Modelling the cost-effectiveness of strategies to treat end-stage heart failure using discrete event simulation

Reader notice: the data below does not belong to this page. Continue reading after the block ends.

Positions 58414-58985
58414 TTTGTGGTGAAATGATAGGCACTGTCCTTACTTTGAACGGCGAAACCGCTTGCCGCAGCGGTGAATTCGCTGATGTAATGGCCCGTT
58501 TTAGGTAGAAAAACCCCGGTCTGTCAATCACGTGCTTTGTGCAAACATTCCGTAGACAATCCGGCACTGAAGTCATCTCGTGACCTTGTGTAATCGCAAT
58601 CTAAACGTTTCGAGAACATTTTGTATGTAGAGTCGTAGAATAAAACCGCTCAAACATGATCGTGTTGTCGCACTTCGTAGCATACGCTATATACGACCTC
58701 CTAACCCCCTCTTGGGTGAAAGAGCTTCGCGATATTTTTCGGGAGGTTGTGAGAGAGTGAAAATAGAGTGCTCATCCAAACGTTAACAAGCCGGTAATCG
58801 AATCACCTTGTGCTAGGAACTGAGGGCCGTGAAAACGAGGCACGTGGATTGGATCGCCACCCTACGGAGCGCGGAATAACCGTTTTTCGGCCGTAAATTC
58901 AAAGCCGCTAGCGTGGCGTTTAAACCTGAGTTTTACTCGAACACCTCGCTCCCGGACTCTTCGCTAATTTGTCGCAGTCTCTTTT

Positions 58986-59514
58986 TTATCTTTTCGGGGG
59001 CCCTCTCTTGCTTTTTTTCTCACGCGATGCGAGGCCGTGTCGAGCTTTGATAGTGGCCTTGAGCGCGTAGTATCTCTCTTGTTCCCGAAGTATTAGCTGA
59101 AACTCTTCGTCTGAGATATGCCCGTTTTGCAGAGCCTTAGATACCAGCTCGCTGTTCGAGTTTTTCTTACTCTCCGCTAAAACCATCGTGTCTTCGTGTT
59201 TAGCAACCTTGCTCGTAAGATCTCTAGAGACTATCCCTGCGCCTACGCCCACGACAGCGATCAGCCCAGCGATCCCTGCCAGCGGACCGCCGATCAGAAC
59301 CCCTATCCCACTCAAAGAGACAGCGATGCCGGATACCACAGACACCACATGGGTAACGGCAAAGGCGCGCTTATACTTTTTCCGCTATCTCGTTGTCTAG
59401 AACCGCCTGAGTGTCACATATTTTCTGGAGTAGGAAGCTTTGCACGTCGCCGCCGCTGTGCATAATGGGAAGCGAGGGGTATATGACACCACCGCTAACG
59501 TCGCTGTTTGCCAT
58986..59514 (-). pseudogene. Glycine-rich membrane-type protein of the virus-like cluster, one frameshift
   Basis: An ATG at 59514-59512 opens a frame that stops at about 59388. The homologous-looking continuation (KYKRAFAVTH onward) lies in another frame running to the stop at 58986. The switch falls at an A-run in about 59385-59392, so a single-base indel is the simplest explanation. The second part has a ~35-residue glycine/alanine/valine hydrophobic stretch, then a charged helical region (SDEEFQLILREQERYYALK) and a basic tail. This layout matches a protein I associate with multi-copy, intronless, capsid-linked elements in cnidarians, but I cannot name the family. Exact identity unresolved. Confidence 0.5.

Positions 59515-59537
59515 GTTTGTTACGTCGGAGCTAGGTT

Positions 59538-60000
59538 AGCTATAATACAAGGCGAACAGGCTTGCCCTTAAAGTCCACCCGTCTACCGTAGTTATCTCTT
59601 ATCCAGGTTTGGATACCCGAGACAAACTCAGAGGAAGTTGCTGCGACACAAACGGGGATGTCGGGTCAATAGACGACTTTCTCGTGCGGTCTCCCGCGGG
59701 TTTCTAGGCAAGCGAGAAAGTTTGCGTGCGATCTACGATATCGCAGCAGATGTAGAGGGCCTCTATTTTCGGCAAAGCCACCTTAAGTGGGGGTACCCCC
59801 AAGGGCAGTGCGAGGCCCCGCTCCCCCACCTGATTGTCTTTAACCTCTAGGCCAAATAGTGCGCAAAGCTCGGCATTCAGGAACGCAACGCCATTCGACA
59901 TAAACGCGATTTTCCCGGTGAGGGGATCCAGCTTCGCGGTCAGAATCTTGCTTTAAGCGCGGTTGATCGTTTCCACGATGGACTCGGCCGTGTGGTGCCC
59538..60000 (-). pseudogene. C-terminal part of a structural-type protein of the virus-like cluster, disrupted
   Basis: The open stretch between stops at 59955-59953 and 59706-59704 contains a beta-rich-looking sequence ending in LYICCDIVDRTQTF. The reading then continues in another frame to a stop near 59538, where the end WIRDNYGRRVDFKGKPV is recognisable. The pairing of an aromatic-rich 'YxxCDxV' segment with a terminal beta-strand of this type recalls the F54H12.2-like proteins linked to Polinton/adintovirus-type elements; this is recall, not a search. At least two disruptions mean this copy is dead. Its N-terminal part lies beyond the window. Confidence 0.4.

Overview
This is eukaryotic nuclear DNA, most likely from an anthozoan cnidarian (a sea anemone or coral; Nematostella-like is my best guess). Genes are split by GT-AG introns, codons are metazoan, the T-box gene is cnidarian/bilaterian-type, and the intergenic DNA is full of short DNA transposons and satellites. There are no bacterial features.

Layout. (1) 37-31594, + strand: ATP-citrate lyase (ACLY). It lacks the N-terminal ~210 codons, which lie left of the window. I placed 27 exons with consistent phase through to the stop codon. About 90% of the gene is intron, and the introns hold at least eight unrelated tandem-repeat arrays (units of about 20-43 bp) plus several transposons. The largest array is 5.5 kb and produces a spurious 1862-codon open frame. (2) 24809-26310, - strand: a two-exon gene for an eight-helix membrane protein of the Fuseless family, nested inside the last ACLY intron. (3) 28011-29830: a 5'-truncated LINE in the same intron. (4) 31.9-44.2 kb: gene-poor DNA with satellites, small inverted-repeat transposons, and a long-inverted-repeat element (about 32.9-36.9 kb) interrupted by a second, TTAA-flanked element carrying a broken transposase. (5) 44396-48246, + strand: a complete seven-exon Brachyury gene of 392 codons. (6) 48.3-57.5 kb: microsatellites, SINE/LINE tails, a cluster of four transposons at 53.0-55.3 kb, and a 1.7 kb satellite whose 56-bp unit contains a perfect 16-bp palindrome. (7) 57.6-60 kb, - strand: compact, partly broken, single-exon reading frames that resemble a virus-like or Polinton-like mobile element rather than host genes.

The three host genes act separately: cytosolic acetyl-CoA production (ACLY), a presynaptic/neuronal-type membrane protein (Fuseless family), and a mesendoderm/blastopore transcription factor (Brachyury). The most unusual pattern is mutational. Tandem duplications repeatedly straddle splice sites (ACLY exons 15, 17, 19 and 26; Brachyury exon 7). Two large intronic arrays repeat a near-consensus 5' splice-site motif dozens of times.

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The cost of providing healthcare is increasing due to an ageing population and new technologies, hence the assessments of value for money are becoming more important. Health Technology Assessment (HTA) is an approach to estimate the cost-effectiveness of treatment strategies to assist in decision-making. However, resource constraints are not usually explicitly considered in HTA. For example, if a patient requires a new drug, it is assumed that that resource is available immediately, without delay to the patient. Queues and waiting lists are commonplace in health care; for instance, patients in an emergency department waiting room or the waiting list for elective surgery. Not incorporating queuing theory into HTA is likely to be an issue if the consequences of delayed treatment significantly affect a patient’s morbidity and mortality. A case-study in end-stage heart failure is utilised to explore the restrictions faced by patients as they enter the heart transplant (HTx) waiting list due to the shortage of donor organs. Unique to organ donation is the matching process, whereby patients are matched to a donor heart based on blood type and weight rather than a simple first-come first-served basis. Additionally, artificial implantable devices, such as a left ventricular assist device, can buy patients more time on the waiting list or allow patients to become eligible for a HTx when used as a bridge to candidacy. This thesis explicitly considers a resource constrained HTA by applying queuing theory using discrete event simulation (DES). A dynamic simulation modelling method, DES models queues representing the competition between patients for resources. This study used real world data from an Australian transplanting hospital to inform the modelling. The results of a DES model with and without queuing are compared with a traditional cohort Markov model to explore the impact of the modelling methods on decision-making.
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